The Pennsylvania College of Optometry (PCO) at Salus University was officially presented with the National Optometric Association (NOA) 2021 School of the Year award during the University’s inaugural DEI Speaks event hosted on campus last month. The award was originally announced at the NOA’s recent 51st convention, which took place virtually earlier this year.
Recognized for its strong commitment to diversity and inclusion, particularly its focus on recruiting and enrolling underrepresented students of color, Paula Harmon Boone, OD, director of the NOA’s “Visioning the Future” HBCU mentorship program and NOA trustee, nominated PCO/Salus for the award. According to her, PCO/Salus received the honor for advancing the recruitment, enrollment and retention of a diverse student body. The other factor was the high level of support by the University’s Office of Admissions for diversity and inclusion efforts.
“This is indicative of the leadership of a diversity sensitive administration, who realizes the significance of cultural competency and cultural humility,” she said.
Following a daylong visit to the University’s Elkins Park, Pennsylvania, campus, Dr. Boone also keynoted the DEI Speaks event with a talk titled “Diverse Representation Matters in Healthcare.” The talk focused on how healthcare inequities endured by people of color have led to poor health outcomes and shortened lifespans for Brown, Black/African American people throughout history.
“The bottom line is life for people of color,” she said. “Its presence can determine the basic survival of Black and Brown people. Without proper representation, data shows that people of color too often die a premature, painful death without empathy, as a nucleus of diverse representation is race and ethnicity.”
The presentation touched on recent events surrounding the COVID-19 pandemic, covering how the mistreatment of people from diverse backgrounds infected with the coronavirus has caused many premature deaths among the Black population since the start of the pandemic. She discussed the death of Dr. Susan Moore, who was discharged from Indiana University Health North in Carmel, Indiana, while battling COVID-19. In a video Dr. Moore posted on Facebook prior to her death, she said she was treated poorly due to her race. Dr. Boone also spoke about her hopes for the current era, marked by heightened social awareness of race, expressing empathy and realizing what other people go through, which can be a powerful catalyst for change.
Throughout the presentation, Dr. Boone incorporated her own life experiences with the healthcare system as a Black American, offering the perspectives of both a patient and a healthcare provider. She started her talk explaining that the importance of diversity in healthcare starts as early as birth, citing a study conducted by the National Academy of Science in August 2020. Data reported revealed the mortality rate of Black babies is decreased dramatically when they are cared for by Black doctors. An all-too familiar story for Dr. Boone, who was born six weeks premature, weighing only three pounds.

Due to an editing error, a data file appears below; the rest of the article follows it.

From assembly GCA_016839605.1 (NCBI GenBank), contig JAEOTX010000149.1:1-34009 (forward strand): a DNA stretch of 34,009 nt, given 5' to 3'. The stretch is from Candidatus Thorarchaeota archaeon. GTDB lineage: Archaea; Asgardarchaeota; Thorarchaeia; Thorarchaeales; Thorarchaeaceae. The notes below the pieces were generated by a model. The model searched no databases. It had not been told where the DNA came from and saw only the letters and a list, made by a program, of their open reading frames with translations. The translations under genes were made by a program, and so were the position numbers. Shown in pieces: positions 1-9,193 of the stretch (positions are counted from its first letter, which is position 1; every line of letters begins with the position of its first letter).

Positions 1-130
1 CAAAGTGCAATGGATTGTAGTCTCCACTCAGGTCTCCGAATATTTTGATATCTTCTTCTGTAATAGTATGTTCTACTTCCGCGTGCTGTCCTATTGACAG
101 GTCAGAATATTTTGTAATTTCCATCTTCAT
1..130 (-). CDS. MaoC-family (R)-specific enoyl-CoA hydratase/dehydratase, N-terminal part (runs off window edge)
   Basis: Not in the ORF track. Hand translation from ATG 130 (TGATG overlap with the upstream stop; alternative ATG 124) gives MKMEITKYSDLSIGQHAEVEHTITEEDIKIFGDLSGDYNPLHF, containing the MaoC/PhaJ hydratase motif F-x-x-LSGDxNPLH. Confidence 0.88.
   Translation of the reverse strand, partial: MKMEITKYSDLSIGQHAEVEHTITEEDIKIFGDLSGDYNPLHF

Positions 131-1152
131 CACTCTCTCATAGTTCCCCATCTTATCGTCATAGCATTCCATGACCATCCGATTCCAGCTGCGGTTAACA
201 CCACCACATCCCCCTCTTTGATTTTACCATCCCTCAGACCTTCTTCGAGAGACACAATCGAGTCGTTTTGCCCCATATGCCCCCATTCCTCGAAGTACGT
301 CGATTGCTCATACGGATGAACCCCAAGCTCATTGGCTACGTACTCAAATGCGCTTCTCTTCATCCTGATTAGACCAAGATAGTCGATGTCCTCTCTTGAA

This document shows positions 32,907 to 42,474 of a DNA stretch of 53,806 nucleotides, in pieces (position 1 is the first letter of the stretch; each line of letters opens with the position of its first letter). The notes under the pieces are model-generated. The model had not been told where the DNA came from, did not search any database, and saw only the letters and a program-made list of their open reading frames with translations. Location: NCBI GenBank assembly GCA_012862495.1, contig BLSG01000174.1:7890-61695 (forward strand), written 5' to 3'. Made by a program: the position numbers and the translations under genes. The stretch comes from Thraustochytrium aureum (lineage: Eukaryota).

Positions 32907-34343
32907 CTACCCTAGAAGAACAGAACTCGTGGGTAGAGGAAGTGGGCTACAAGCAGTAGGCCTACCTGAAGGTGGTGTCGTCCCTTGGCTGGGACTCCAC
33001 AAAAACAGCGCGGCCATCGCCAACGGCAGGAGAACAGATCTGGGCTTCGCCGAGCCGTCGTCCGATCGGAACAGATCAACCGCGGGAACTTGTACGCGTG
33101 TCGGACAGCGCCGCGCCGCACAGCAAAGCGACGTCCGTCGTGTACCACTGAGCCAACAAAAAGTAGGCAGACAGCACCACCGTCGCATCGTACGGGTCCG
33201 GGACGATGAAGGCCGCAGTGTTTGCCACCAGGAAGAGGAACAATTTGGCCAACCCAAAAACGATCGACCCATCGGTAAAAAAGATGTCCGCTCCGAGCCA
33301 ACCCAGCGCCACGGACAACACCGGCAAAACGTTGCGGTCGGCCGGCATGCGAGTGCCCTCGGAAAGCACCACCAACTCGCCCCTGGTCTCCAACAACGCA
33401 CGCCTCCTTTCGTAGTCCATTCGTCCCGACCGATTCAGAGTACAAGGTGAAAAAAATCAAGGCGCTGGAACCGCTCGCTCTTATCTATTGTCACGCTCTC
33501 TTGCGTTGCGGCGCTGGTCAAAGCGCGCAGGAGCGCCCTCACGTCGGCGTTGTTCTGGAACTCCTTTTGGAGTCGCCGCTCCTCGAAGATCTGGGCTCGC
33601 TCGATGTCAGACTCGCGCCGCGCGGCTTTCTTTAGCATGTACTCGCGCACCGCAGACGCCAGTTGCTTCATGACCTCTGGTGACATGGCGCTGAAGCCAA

“My survival was enhanced by Black racial representation. I was categorized as a complicated case,” she said. “Fortunately, I was born in a fully accredited, Black-owned and operated hospital, delivered by a Black physician who was assisted by Black nurses. I was treated with the utmost care, remaining in the hospital for over three weeks, until I was able to thrive at home. The doctor took time to inform my mother of the unique requirements of caring for a preemie.”
At the end of the discussion, Dr. Boone shifted from discussing the issues to the solution and all the current and aspiring healthcare practitioners who filled the room provided a captive audience.
“Health professional schools and colleges around the country are reengaged as never before,” she said. “So, I'm hopeful. They are planning programs. They are increasing diversity, equity and inclusion in student, faculty and staff representation, and Salus is at the top. And, as a result, corporations are now, in some instances, picking up the tab to create a pool of healthcare providers.”
Dr. Boone capped off the event, which was co-sponsored by the University’s Offices of Diversity, Equity and Inclusion (DEI) and PCO/Salus, by officially presenting the NOA School of the Year award to Salus President Michael Mittelman, OD ‘80, MPH, MBA, FAAO, FACHE, and Melissa Trego, OD ‘04, PhD, dean of PCO/Salus.